Members of Sufism are called Sufis, who are most commonly known to be men.

  Sufism’s aim is to gain a closer connection to God, heaven and higher knowledge.  This to them is gained through communal ceremonies, where trance is their main method.  Today the number of Sufis has decreased compared to earlier, and the estimated number today, is less than five million in the whole Muslim world.  This is an astonishing low number compared to three hundred years ago.  Sufism’s strongest footholds are now in Egypt and Sudan.

  Sufism got its content and rituals inside Islam, but it also picked up elements from older religious practices.  Sufism developed slowly and gradually in the first centuries of Islam, but there is little proof of real Sufism before 800 AD.  Sufism as a tradition has had many theoreticians, but has still been a practice used among ordinary people, and often performed without consent form the religious elite. 

  The core of Sufism is to leave the ordinary life, in order to close down the distance to God and by reducing the distance between man and God, man also gets closer to truth and knowledge.  Even if few Sufis will claim that they can reach all the way to God, knowledge and insight increases the closer one manages to get.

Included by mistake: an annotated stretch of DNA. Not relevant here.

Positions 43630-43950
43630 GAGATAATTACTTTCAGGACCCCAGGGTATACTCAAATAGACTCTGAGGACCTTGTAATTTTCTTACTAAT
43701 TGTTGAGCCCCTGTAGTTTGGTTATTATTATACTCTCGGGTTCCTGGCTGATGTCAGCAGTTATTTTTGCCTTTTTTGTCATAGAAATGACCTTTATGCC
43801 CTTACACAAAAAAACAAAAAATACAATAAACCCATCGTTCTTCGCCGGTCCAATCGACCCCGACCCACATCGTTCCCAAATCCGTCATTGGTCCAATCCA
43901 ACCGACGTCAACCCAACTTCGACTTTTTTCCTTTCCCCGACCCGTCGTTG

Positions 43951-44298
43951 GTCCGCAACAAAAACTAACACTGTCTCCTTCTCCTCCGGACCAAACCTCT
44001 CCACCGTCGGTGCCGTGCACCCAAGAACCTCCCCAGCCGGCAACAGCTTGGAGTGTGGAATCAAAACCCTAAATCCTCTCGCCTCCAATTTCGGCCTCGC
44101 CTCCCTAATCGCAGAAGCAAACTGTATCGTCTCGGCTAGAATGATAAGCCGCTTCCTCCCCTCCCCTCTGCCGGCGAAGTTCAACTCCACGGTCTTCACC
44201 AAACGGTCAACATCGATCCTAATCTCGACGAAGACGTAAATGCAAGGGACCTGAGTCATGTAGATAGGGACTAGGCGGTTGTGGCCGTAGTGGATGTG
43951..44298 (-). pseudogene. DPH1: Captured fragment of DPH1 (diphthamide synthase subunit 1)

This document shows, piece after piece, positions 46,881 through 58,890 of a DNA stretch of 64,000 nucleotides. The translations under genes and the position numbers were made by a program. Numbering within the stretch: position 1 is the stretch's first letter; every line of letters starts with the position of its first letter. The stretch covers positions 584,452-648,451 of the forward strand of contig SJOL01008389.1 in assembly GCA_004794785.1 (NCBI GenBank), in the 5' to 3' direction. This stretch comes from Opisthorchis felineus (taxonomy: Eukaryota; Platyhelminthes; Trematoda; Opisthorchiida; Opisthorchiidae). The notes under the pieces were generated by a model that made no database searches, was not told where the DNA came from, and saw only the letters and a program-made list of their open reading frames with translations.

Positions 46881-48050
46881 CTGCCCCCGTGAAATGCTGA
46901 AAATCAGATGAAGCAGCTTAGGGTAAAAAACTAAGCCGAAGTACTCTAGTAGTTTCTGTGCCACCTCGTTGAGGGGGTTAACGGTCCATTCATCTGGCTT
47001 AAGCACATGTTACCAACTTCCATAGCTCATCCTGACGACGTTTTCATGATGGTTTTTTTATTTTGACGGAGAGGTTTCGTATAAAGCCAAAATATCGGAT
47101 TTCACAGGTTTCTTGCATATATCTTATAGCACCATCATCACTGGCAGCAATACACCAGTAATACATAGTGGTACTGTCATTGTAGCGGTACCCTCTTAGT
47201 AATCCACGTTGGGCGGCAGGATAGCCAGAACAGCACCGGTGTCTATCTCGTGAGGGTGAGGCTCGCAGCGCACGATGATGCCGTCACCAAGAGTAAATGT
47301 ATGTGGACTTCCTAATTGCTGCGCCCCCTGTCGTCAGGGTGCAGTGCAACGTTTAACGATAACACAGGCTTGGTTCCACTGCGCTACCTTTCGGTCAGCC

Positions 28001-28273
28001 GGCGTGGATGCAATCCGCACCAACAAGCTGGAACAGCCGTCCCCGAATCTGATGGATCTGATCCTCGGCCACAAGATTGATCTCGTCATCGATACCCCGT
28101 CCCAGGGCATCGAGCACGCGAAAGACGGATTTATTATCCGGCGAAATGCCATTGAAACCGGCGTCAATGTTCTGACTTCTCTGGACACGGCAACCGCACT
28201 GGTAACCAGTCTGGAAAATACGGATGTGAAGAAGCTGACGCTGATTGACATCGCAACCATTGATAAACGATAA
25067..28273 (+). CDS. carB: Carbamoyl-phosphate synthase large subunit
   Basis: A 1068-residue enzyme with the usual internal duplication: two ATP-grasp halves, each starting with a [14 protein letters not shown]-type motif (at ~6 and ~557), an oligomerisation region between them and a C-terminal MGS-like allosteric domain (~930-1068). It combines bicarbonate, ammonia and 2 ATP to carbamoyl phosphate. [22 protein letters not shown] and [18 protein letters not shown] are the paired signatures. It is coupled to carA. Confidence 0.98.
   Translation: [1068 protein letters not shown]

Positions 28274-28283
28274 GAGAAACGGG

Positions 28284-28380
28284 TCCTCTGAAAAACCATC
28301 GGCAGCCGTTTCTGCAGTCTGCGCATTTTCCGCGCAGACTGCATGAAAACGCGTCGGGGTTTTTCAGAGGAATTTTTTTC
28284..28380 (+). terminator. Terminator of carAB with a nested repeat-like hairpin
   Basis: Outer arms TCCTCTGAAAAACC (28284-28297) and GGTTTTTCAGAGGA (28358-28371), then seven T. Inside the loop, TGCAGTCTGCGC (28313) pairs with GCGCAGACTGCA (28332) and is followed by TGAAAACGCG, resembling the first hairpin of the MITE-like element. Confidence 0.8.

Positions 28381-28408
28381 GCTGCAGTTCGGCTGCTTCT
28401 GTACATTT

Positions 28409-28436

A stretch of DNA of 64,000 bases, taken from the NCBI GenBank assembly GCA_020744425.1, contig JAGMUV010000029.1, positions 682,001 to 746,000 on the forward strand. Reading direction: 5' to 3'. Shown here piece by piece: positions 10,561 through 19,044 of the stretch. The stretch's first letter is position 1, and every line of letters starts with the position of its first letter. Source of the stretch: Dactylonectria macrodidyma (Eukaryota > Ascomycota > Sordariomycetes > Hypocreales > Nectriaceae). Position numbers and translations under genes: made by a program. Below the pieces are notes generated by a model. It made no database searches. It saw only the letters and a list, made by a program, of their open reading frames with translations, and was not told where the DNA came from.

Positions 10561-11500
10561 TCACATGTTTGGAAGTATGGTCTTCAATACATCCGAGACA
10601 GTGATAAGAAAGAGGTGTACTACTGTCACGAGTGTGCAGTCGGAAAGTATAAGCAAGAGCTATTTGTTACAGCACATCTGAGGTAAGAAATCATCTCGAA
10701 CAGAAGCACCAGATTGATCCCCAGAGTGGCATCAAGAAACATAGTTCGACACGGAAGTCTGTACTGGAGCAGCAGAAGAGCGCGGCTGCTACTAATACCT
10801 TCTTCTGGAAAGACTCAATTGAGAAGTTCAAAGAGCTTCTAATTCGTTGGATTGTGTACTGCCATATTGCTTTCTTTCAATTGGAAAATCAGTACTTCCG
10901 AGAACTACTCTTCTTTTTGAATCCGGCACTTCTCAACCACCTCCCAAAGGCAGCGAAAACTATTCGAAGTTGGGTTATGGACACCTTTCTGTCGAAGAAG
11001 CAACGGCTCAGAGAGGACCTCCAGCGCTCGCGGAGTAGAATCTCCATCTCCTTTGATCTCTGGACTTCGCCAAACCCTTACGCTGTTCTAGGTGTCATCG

Techniques vary, but they all have one thing in common: Rhythm, repetition and endurance.  The actual technique can be utterance of words or phrases, singing and dancing. Sometimes this technique can cause pain or doing illegal acts. In the Koran there are not many references to Sufism and for that reason it is not readily accepted by the pious as well as those with the most knowledge, known as the learned elite. Because of the modernization of the Muslim world today, Sufism has had many problems of existing in today’s society. Normally performed in the countryside in towns that are big this allows coexisting cultures. Most Sufis are of a mature age as Sufism does not appeal to the young.


Who was Rumi?


Rumi, also known as Mevlana Jalal-e-din Mohammed Mevlavi Balkhi Rumi, was a famous practitioner of Sufism as well as a famous poet. Born in the East of the Persian Empire in 1207, which is now known as Afghanistan, he settled in Konya, which is now known as Turkey.

 His life started out as a well known theologian, supporting the pillars of Islam and a scholar when he met Shams of Tabriz, who was a wandering darvish. Through this meeting he turned to Sufism.


Whirling Dervish


Founded by the great philosopher Rumi in the 13th century, the ritual of the Mevlevi sect, known as the sema, is seriously religious ritual performed by Muslim priests in a prayer trance to Allah.  Mevlevi believed that during the sema the soul was released from earthy ties and able to freely commune with the divine.

   During the ceremony the dervishes remove black cloaks to reveal the tenure, which are white robes with skirts.  They turn independently, shoulder to shoulder, both around their own axis and around other dervishes, representing the earth revolving on its own axis while orbiting the sun or possibly God.  The dervishes silently perform their sema, making small controlled movements of hands, head and arms as they move.